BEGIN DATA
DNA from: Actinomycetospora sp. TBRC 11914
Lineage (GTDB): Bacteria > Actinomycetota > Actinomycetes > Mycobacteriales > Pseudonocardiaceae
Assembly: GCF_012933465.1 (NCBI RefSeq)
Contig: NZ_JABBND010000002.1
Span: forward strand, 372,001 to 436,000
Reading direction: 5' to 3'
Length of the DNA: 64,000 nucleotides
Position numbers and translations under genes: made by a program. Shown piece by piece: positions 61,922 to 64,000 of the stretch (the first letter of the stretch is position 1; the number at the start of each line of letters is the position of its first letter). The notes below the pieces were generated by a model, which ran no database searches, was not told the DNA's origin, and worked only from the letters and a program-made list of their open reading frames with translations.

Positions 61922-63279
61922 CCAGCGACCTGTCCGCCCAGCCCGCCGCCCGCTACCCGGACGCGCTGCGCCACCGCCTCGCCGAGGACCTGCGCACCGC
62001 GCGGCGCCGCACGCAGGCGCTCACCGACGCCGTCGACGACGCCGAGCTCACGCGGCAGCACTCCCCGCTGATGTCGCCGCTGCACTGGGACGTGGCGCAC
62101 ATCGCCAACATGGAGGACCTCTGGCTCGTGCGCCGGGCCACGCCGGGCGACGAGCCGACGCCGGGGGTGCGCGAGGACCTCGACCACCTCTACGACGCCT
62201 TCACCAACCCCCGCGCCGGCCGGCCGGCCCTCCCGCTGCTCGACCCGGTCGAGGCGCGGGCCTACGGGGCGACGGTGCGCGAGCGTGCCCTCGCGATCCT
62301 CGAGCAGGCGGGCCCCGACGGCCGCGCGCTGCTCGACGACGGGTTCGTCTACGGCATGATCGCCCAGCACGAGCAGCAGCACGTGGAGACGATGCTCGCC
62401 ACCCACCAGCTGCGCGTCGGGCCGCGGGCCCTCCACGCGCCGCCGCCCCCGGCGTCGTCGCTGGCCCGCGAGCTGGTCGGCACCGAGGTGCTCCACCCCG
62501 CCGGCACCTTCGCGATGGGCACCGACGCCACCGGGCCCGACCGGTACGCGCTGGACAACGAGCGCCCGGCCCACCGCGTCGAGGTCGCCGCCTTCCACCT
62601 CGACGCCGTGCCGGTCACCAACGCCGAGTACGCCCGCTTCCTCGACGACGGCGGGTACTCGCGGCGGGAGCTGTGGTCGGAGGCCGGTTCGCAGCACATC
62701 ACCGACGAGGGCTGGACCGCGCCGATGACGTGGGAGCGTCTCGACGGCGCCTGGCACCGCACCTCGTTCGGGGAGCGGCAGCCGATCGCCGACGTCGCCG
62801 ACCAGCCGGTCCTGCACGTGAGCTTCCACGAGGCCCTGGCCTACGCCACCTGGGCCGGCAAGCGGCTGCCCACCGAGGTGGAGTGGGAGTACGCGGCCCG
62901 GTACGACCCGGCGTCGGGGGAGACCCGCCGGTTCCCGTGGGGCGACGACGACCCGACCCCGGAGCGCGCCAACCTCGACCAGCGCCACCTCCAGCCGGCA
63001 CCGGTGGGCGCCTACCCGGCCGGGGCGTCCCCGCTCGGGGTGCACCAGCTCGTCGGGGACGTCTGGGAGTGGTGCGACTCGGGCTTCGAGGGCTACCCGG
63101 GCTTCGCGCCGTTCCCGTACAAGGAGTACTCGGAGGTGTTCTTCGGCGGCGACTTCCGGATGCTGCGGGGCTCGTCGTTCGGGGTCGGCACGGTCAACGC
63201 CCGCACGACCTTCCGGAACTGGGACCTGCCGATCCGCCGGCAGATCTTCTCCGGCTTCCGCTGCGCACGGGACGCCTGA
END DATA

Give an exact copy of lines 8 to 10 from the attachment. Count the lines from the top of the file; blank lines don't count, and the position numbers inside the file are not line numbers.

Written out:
Position numbers and translations under genes: made by a program. Shown piece by piece: positions 61,922 to 64,000 of the stretch (the first letter of the stretch is position 1; the number at the start of each line of letters is the position of its first letter). The notes below the pieces were generated by a model, which ran no database searches, was not told the DNA's origin, and worked only from the letters and a program-made list of their open reading frames with translations.

Positions 61922-63279
61922 CCAGCGACCTGTCCGCCCAGCCCGCCGCCCGCTACCCGGACGCGCTGCGCCACCGCCTCGCCGAGGACCTGCGCACCGC